The Key to Progress in Nuclear Diplomacy with Iran

We have long argued that there will not be a diplomatic resolution to the Iranian nuclear issue without explicit recognition — from the United States and other Western countries, first of all — of the Islamic Republic’s right to the full range of civil nuclear technologies and activities, including uranium enrichment.  Two recent developments affirm this view.

First, Foreign Minister Ali Akbar Salehi has been in Moscow this week to talk about the latest Russian proposal on the nuclear issue.  The proposal, which Russian Foreign Minister Sergei Lavrov discussed during his visit to Washington last month, envisions a “step-by-step” process, in which steps by Tehran to resolve outstanding questions regarding Iranian nuclear activities with the International Atomic Energy Agency would be met with specific actions to reduce sanctions and normalize the Islamic Republic’s international status.

In Moscow, Salehi described the proposal as “positive” and said that “we agreed that we will study all the details of this project and will continue to perfect it through expert work.”  One senses, though, that, while Tehran will not say definitively “no” to the Russian proposal, Iranian officials are wary of being maneuvered into a process which would not, upfront, provide clear international (really, Western) recognition of Iran’s right to enrich.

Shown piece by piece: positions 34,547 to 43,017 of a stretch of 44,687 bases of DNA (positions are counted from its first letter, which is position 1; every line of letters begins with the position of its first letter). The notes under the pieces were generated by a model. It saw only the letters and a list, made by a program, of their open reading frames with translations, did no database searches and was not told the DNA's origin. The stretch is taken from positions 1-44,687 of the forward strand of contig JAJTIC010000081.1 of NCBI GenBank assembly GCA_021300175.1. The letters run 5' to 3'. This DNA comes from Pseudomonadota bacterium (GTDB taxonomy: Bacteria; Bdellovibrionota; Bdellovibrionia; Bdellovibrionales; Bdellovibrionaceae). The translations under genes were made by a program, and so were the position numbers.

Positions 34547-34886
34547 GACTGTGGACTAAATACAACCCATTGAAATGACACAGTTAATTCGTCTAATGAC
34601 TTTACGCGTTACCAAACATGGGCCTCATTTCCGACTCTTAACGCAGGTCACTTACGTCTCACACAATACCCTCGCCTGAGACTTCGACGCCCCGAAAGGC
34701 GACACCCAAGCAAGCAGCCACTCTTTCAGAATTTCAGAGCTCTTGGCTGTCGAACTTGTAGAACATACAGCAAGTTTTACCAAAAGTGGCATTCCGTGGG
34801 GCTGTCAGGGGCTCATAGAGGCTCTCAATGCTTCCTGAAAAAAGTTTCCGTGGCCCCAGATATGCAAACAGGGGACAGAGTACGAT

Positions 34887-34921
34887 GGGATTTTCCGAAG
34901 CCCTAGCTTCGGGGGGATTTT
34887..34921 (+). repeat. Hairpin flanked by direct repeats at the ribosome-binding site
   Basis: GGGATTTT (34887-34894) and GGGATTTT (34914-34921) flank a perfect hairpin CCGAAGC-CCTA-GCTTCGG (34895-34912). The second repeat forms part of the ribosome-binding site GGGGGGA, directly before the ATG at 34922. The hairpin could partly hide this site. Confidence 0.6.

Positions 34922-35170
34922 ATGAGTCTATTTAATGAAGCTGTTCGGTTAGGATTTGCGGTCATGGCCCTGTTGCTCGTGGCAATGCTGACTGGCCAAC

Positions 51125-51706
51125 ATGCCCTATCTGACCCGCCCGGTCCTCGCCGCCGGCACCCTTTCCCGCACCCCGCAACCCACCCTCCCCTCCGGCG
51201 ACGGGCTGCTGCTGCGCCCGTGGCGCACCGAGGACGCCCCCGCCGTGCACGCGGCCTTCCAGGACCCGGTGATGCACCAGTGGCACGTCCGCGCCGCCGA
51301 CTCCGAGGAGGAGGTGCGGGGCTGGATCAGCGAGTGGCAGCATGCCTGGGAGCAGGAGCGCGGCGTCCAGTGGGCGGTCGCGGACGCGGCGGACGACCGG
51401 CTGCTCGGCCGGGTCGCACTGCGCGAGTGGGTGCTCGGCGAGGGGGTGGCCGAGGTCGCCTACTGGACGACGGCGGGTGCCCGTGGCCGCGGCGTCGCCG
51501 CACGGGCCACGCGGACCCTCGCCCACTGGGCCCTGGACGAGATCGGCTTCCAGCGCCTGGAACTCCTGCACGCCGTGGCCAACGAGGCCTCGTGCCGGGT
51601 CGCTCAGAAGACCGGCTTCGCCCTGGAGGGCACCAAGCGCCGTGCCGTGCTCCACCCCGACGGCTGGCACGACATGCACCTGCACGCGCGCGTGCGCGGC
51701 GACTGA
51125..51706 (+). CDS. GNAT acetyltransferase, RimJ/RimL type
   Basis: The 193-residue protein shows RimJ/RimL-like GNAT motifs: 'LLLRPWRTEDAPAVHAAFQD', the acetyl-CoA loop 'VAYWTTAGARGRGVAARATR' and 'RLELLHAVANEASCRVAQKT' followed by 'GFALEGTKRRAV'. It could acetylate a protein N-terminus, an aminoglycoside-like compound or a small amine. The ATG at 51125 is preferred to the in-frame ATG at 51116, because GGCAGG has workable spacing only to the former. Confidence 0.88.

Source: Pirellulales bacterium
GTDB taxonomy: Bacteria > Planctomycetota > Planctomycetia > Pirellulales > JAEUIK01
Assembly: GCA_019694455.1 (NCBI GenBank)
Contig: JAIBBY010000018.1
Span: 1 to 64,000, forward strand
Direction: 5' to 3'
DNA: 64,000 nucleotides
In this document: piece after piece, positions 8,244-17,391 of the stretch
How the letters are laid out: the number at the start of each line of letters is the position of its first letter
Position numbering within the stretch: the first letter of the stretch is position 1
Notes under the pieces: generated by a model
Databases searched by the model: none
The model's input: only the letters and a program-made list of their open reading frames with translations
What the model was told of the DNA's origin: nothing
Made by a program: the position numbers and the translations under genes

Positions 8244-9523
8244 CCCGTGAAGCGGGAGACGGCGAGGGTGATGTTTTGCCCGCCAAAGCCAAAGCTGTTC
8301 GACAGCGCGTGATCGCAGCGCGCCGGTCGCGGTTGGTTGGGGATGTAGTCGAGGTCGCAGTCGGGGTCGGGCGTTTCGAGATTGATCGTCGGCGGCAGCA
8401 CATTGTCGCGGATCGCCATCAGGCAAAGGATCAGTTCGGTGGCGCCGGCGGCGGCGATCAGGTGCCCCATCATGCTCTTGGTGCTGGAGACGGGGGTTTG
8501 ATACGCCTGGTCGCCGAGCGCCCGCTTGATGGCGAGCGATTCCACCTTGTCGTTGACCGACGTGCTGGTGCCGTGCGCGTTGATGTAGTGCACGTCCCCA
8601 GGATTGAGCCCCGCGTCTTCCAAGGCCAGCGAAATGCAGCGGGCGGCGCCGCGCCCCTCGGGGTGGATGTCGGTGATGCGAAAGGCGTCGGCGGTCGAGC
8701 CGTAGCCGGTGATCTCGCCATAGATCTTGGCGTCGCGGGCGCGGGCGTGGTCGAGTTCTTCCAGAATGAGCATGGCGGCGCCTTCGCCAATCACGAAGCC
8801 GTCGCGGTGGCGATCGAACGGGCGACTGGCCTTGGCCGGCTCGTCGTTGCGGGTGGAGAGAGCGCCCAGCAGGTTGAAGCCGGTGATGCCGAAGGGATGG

That this still remains the key to diplomatic progress was also affirmed in a recent interview by Seyed Hossein Moussavian, a former Iranian nuclear negotiator currently in residence at Princeton University.  Moussavian outlines the fundamental drivers and multiple nuances of Iran’s nuclear policy.  According to Moussavian, “On the nuclear issue, the end state for the Iranians is full rights under the NPT, without discrimination over enrichment.”

The requirements for progress on the issue are clear.  What is not clear is how much longer the Obama Administration will persist in refusing to meet them.  The Islamic Republic, for its part, continues to profess its interest in negotiations, but not under conditions of “pressure” and “discrimination.”  It also continues to pursue greater degrees of nuclear independence.  The Director of the Atomic Energy Organization of Iran, Fereydoun Abbasi, said earlier this week that domestically produced fuel for the Tehran Research Reactor will be ready by the end of the Iranian calendar year (March 21, 2012 on the Western calendar).

Flynt Leverett directs the Iran Project at the New America Foundation, where he is also a Senior Research Fellow.  Additionally, he teaches at Pennsylvania State University’s School of International Affairs.  Hillary Mann Leverett is CEO of Strategic Energy and Global Analysis (STRATEGA), a political risk consultancy.  She is also Senior Lecturer and Senior Research Fellow at Yale University’s Jackson Institute for Global Affairs.  This article was first published in The Race for Iran on 18 August 2011 under a Creative Commons license. 

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